Chief Medical Officer: Role & Duties

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Role and Duties

A Chief Medical Officer (CMO) is far more than a doctor. CMO’s have a wide variety of duties that involve them in away missions, emergency medicine, research, surgery, and the command structure.

On a starship or starbase a chief medical officer’s most obvious duties involve running the medical department, which normally consists of several doctors and nurses, and responsibility for catering to all the crew’s medical needs. On a daily basis this means providing general care to a community of several hundred; in deep space that can mean everything from treating minor infections and broken bones to dealing with possession by an alien parasite.

The CMO is responsible for operating a walk-in surgery, organising regular check-ups for the entire staff; they have the authority to order anyone to sickbay. In the earliest days of space exploration, the CMO was responsible for screening any crew who had left the ship for infections and, if necessary, ordering them to decontaminate. This role has virtually been eradicated as a result of the introduction of transporter biofilters.

Of course, a ship’s sickbay is as closely related to a hospital as it is to a doctor’s surgery. In fact, it has been remarked that a starship’s sickbay can provide everything found at a starbase, with the possible exception of long-term care. A CMO is effectively the equivalent of the chief of surgery. The staff will include a number of specialists, but the CMO is normally the leading surgeon. In today’s world of multi-species starships and starbases the CMO must be familiar with a wide range of species anatomy. CMO’s often encounter new conditions, and they typically demonstrate a remarkable ability to improvise. For example, in 2266, Dr. Leonard McCoy only had a matter of hours to develop a cure for a previously unencountered condition known as the Psi-2000 virus. These requirements tend to mean that CMO’s are generalists. Some of them do have particular areas of expertise, for example Dr. Katherine Pulaski who served aboard the Enterprise-D in 2365 is one of the Federation’s leading cardiac surgeons.

If a starship or starbase is engaged in combat, the main sickbay becomes an emergency room. The CMO coordinates all necessary medical treatment and acts as the liaison with the bridge, keeping the captain informed of the number and severity of any injuries. In the extremely rare event of a murder, the CMO serves as a pathologist, and may be called upon to perform an autopsy or examine forensic evidence. As head of department, the CMO has a variety of administrative duties that includes conducting performance reviews for the medics under their command, and making recommendations for promotions to the first officer.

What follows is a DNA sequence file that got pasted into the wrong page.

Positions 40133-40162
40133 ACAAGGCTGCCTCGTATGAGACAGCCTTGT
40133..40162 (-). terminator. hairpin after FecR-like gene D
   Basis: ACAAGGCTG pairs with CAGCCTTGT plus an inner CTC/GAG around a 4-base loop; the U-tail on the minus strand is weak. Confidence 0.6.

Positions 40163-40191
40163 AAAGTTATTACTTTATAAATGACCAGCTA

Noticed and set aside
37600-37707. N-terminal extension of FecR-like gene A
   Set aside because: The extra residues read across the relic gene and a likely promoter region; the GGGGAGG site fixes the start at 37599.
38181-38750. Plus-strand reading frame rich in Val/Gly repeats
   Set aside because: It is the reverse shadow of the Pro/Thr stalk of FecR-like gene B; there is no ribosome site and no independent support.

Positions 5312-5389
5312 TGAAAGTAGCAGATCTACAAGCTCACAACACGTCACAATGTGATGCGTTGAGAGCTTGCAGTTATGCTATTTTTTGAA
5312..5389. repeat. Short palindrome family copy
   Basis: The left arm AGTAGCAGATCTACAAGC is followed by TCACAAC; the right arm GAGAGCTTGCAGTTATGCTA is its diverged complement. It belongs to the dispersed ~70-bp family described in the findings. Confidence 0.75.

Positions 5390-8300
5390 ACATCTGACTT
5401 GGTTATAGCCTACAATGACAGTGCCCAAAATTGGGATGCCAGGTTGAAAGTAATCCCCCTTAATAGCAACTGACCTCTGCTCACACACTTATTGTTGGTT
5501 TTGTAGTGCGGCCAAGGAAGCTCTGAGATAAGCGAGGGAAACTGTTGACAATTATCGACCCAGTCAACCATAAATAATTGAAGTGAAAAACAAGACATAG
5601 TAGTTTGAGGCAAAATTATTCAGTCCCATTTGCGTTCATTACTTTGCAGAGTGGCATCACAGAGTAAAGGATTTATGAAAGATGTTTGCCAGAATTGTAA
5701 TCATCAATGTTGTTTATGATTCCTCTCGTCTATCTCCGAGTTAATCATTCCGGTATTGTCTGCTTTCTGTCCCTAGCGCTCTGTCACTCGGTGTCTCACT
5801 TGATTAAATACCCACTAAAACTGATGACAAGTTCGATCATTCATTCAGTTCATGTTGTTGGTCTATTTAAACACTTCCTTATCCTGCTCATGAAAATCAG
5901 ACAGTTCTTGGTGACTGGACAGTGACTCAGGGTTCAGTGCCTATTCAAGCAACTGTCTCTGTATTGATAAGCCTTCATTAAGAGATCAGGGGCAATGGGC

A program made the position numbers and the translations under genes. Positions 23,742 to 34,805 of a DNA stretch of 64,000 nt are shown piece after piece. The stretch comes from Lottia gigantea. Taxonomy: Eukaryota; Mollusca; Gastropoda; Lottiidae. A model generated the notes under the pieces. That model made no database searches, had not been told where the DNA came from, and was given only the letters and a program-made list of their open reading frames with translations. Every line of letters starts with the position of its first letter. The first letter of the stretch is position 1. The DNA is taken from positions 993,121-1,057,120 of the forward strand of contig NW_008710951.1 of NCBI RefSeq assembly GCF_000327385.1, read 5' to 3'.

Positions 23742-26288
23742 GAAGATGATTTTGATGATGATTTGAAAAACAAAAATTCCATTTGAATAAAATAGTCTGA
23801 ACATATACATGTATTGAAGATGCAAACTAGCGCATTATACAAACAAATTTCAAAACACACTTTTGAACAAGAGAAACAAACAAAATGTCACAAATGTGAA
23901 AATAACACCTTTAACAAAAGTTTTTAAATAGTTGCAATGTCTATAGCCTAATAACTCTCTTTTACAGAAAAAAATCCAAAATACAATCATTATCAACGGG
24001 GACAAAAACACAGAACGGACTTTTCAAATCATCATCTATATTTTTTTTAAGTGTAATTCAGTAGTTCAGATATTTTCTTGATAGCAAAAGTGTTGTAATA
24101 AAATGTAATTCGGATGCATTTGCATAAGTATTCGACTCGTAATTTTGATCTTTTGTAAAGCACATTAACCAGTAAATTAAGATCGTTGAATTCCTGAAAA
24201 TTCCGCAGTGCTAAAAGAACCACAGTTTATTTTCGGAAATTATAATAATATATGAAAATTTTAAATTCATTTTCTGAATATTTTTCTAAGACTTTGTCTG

In conjunction with the ship’s counsellor the CMO is also responsible for the mental wellbeing of the crew. Given the pressures of deep space exploration, this is a particularly important role. Under normal circumstances the CMO will make regular reports to the captain about the crew’s condition, and it is part of their duties to advise the commanding officer when the crew are overworked and would benefit from shore leave. In more extreme circumstances, the CMO has always had the authority to remove any officer, including the captain, from duty if they deem them unfit, though they are required to perform an examination to support their actions. In practice, Starfleet regulations mean that a CMO can only remove the commanding officer if they present an obvious danger to themselves or the crew. This authority is not related to the CMO’s rank. The position exists outside the normal command hierarchy, and CMO’s may have a relatively lowly rank, such as Dr. Julian Bashir who was a lieutenant when he took up his post on Deep Space Nine.

In planetary emergencies, CMO’s are often called upon to organise triage facilities and provide aid to the wounded. Large starships are equipped to provide significant help, and can accommodate hundreds of patients by converting the shuttlebays into emergency treatment centres. During such emergencies all personnel with medical training are placed directly under the CMO’s command.

During Starfleet’s greatest period of expansion, space exploration is extremely hazardous, and the CMO routinely joins landing parties in order to provide medical aid if anyone is injured or infected during the mission. Naturally they are thoroughly trained in field medicine and can treat most injuries with the aid of a standard issue medkit. Research is also an essential part of a starship’s mission; the CMO is effectively the head of the life sciences department and is responsible for studying the many new races a starship encounters. The opportunities this provides for research are incredible.

On starbases, CMO’s are more likely to be involved with long-term medical projects such as Dr. Bashir’s immunology project on Bajor. Starfleet CMO’s have conducted some extraordinary medical research projects that are easily on par with work conducted in major hospitals or universities. In 2371, Dr. Bashir was even nominated for the prestigious Carrington Award for his work on biomolecular replication. Starfleet medics regularly write-up reports on their research for publication throughout the Federation and attend medical symposia to discuss their findings.

In short the position of Chief Medical Officer is extremely demanding and is only filled by the most able and versatile medics of the day.